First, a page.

JACKSONVILLE, Fla. – A federal grand jury has issued a subpoena to JEA, seeking records related to the scuttled attempt to sell the city-owned utility.
The subpoena, first reported by the Florida Times-Union, was issued Tuesday.
It asks for copies of emails, text messages and documents from JEA’s senior leadership team regarding efforts to put the utility up for sale, along with those surrounding a controversial bonus plan that could have financially benefited utility executives.
The performance unit plan, or PUP, would have acted like a stock purchase plan. As City Council Auditor Kyle Billy found, it was uncapped and had the potential to award millions to investors in the event of a sale of JEA.
The subpoena also focuses on three other topics: the JAX Infrastructure Innovation Summit in 2018, the hiring of former JEA CEO Aaron Zahn that same year and the utility’s Initial Public Offering (IPO) process.
The subpoena includes 50 requests, including two to Mayor Lenny Curry’s office: one for all records of any contact between the mayor’s office and the JEA team, and the second for records of usage of an app called Confide by Zahn, lobbyists and Curry’s office.
Curry said he learned of the subpoena Wednesday evening from the city’s Office of General Counsel.
“As I’ve said before, if we’re asked -- my office or if I’m asked to do anything -- we’re, obviously, going to comply,” he said Thursday.
The mayor also said he had never heard of the Confide app, which allows users to discreetly send encrypted messages without worrying about their contents being saved, stored or shared.
I asked the Mayor if he knew about the app Confide and if he has ever used it to communicate about city business. He responded that he’s never heard of the app. @wjxt4— Kelly Wiley (@KellyWileyNews) April 23, 2020
Among other things, the subpoena’s requests focus on specific JEA executives including Zahn, interim Chief Executive Officer Melissa Dykes, Chief Administrative Officer Herschel Vinyard and former Chief Financial Officer Ryan Wannemacher.
News4Jax political analyst Rick Mullaney said this step by the grand jury is important.
“No. 1, it confirms what we’ve all believed all along: That there’s a federal grand jury investigation into this matter," Mullaney said. "And No. 2, the subpoena itself is very comprehensive. We would expect, and the subpoena does, take a look at the JEA executive team. It takes a look at the performance plan, which has been the primary focus of so much, but it goes well beyond that.”
The federal investigation is separate from a Jacksonville City Council probe spearheaded by Council Member Rory Diamond, a former federal prosecutor. Diamond told News4Jax on Thursday that it’s clear the federal subpoena is zeroing in on JEA’s senior leadership team.
“They were all knowledgeable about this,” Diamond said. “I’ve seen the documents that show they knew about the PUP. I think they will all be held accountable.”
The PUP, as it is commonly known, never came to fruition in part because it didn’t stand up to public scrutiny once the City Council began raising questions about how it was set up.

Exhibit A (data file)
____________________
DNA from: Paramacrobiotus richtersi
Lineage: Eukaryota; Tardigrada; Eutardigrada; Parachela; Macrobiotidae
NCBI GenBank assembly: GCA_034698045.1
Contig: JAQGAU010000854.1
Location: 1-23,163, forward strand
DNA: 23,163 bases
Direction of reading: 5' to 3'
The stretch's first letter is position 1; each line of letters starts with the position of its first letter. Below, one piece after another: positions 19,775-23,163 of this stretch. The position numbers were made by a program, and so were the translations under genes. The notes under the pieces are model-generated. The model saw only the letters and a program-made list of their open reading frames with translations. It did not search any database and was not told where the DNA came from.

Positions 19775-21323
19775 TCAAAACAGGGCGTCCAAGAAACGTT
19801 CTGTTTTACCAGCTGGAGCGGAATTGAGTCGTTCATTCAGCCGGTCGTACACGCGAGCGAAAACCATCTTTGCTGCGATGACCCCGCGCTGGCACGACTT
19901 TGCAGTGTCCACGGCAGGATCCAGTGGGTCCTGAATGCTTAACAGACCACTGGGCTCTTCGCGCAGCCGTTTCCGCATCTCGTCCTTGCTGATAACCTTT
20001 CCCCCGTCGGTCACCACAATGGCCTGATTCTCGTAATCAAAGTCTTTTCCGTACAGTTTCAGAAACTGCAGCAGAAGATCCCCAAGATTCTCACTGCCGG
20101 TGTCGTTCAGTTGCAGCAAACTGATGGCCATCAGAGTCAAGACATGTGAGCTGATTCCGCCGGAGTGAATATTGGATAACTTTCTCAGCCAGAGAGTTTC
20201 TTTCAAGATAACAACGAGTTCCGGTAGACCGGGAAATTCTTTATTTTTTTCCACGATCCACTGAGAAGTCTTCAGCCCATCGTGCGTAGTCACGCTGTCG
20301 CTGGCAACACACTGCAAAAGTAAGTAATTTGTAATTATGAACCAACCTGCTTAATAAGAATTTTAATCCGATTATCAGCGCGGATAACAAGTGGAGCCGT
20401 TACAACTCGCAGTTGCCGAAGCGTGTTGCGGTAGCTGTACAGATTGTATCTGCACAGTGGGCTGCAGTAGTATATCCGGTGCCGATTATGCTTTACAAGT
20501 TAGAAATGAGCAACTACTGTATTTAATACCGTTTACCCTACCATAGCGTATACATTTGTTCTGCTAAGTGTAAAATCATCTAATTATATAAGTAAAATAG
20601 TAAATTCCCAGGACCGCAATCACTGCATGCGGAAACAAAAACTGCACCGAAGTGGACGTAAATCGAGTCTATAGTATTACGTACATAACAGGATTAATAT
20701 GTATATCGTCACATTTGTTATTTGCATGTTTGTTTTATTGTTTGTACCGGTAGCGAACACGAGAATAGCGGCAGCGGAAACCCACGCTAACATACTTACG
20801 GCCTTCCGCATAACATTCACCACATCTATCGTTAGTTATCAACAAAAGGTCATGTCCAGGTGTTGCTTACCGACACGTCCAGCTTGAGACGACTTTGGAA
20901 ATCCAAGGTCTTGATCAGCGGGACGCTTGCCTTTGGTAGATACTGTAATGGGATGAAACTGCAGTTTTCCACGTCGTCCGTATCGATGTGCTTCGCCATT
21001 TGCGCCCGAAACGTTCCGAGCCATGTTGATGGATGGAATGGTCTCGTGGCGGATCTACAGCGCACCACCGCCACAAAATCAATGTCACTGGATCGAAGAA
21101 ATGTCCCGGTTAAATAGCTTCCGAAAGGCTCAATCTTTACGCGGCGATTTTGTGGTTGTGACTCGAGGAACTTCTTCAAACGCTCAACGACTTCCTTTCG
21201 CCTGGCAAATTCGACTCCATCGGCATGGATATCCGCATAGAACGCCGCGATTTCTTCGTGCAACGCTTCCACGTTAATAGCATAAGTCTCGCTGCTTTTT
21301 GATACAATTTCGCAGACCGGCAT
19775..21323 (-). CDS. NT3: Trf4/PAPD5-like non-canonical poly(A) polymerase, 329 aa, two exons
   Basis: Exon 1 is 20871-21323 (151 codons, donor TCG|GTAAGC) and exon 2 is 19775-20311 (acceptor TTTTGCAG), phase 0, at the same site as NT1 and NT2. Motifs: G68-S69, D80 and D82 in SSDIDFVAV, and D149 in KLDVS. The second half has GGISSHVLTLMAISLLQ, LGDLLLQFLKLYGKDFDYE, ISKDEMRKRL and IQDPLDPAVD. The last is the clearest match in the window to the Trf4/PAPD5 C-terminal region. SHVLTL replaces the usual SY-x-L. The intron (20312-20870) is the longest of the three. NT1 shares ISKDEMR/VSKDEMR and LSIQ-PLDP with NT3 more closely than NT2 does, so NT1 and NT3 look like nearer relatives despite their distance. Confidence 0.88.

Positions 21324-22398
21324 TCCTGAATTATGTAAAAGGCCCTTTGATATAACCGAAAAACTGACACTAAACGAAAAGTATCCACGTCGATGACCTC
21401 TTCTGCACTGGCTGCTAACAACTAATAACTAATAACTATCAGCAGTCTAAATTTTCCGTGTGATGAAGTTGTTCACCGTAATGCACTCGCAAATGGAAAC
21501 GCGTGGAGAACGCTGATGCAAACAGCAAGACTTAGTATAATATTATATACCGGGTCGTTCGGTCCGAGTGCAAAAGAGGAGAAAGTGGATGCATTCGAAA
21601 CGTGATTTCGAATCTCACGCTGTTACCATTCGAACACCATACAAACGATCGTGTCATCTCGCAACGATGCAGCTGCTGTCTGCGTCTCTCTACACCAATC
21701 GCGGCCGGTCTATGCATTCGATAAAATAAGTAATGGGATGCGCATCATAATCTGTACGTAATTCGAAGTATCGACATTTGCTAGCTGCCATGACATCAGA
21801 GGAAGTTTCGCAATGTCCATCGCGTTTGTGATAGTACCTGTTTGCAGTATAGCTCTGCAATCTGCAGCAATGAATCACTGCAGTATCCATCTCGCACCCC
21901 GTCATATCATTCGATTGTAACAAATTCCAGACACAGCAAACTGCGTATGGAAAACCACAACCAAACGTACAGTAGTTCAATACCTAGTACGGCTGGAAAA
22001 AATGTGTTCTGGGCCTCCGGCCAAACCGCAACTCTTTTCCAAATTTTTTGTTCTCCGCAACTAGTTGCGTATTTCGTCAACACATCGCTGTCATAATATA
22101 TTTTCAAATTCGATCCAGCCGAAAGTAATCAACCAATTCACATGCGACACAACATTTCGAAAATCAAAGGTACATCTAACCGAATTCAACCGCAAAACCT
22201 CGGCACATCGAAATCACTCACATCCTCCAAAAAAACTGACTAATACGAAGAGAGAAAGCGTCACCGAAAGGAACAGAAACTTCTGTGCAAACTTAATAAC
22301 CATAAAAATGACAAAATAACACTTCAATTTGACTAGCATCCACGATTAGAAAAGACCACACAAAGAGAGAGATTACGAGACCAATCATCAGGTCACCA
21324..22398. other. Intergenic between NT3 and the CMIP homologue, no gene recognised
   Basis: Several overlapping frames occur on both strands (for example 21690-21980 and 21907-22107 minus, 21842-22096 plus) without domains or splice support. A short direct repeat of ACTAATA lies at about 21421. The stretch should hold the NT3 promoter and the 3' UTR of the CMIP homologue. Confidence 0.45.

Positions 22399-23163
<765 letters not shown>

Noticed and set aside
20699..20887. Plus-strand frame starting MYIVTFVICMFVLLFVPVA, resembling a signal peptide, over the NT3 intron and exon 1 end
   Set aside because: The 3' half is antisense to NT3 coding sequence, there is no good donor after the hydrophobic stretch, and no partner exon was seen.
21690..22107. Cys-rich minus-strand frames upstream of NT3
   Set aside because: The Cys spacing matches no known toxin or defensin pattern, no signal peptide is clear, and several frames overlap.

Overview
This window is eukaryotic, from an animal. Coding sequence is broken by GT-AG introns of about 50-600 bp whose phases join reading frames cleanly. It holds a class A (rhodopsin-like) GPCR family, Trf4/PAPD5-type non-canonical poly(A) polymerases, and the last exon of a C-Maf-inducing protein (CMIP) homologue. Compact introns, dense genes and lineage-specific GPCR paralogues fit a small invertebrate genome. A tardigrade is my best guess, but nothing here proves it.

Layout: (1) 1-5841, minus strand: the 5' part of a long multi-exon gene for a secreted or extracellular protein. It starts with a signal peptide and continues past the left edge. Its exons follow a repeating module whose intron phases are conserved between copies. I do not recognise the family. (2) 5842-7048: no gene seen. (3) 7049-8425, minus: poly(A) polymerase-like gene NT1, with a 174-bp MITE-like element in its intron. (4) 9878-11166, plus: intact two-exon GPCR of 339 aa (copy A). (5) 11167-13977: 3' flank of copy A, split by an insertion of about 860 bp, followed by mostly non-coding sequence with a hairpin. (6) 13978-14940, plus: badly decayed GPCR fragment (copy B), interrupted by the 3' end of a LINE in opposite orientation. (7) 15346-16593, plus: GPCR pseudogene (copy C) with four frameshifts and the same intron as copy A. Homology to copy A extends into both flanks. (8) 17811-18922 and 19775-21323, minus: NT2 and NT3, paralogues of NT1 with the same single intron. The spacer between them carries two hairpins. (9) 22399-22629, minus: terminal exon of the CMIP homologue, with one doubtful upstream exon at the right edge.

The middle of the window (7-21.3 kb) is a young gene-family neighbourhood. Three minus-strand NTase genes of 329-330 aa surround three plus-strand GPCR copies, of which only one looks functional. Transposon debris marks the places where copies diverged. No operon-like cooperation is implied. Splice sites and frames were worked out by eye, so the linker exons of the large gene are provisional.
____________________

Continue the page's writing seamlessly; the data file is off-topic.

Diamond said he believes indictments could be coming.
“I am so sad for the city of Jacksonville that this has happened. The more we look at it, the bigger it gets. It’s clear that this is really the biggest scandal in the history of this city. They tried to lift a billion dollars right out of our pockets,” he said. “I think federal fraud is clear. I think there are other charges that will come along given the amount of money that was stolen or attempted to be stolen. You’re talking about significant charges and, certainly, I do think people will be indicted.”
View the subpoena below:
News4Jax attempted to contact Dykes and several members of the JEA Board of Directors but had not heard back as of Thursday afternoon.
For months, allegations of wrongdoing have surrounded the attempt to sell the utility, including allegations a former board member profited off the attempt to sell JEA after voting earlier to move forward with the sale process.
Multiple members of JEA’s senior leadership team announced their resignations, including Wannemacher, Chief Legal Officer Lynne Rhode and the entire Board of Directors, with the exception of one member who resigned following the decision to fire the former CEO.
Dykes announced her intention to resign from her position at JEA after the board finds her replacement.
The JEA Board of Directors formally voted in December 2019 to end discussions of a sale of the utility in response to public backlash shortly after Zahn was removed and placed on paid leave.
At the Office of General Counsel’s recommendation, the JEA board voted unanimously in late January to terminate Zahn’s contract for cause, meaning he would not receive the more than $800,000 in severance pay he was promised in his contract.
The decision came after a nearly six-week investigation by the Office of General Counsel in which 30 witnesses were interviewed and thousands of emails were reviewed.
City attorneys said they found 24 causes to fire Zahn, including evidence he altered a PowerPoint from a consultant. The board later took official action based on the altered information in the document, according to city attorneys.
City attorneys said they also found the former CEO misrepresented the bonus plan that had the potential to pay JEA’s senior leaders hundreds of millions of dollars if the utility was sold.
And, according to city attorneys, he failed to preserve text messages in which he discussed JEA business.
Zahn’s attorney denied the allegations in a statement following the board’s decision to terminate his employment for cause.